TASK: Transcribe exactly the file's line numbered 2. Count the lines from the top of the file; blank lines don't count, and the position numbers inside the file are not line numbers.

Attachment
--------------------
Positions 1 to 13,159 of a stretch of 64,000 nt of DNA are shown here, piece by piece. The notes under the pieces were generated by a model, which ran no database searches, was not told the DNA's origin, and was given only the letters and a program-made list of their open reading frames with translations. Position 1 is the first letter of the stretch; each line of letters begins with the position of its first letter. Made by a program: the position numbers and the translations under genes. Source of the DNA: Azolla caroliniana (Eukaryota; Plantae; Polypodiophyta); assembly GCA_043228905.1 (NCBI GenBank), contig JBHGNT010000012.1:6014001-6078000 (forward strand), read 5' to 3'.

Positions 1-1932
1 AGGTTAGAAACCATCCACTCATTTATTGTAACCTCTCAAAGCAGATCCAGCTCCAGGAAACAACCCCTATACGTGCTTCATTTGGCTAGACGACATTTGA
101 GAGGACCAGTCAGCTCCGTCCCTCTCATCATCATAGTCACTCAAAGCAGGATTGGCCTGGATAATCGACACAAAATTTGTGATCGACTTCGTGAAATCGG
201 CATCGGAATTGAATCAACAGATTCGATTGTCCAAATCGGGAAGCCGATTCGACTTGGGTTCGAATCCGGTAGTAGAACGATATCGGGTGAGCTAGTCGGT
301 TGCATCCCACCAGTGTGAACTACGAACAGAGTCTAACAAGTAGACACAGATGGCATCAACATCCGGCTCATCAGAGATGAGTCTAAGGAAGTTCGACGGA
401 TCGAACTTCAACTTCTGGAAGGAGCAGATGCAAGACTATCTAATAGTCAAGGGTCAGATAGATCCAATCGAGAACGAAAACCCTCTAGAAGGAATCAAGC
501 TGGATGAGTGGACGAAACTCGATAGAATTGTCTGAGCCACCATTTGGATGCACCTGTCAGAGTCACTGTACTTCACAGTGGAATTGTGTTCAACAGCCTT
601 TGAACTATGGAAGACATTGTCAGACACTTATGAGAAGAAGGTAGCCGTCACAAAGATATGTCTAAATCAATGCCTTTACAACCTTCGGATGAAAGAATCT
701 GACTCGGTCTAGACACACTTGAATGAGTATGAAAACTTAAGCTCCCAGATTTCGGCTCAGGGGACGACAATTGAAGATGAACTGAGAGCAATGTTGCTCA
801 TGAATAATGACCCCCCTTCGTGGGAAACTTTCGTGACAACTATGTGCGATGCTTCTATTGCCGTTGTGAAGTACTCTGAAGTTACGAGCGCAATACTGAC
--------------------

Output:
Positions 1-1932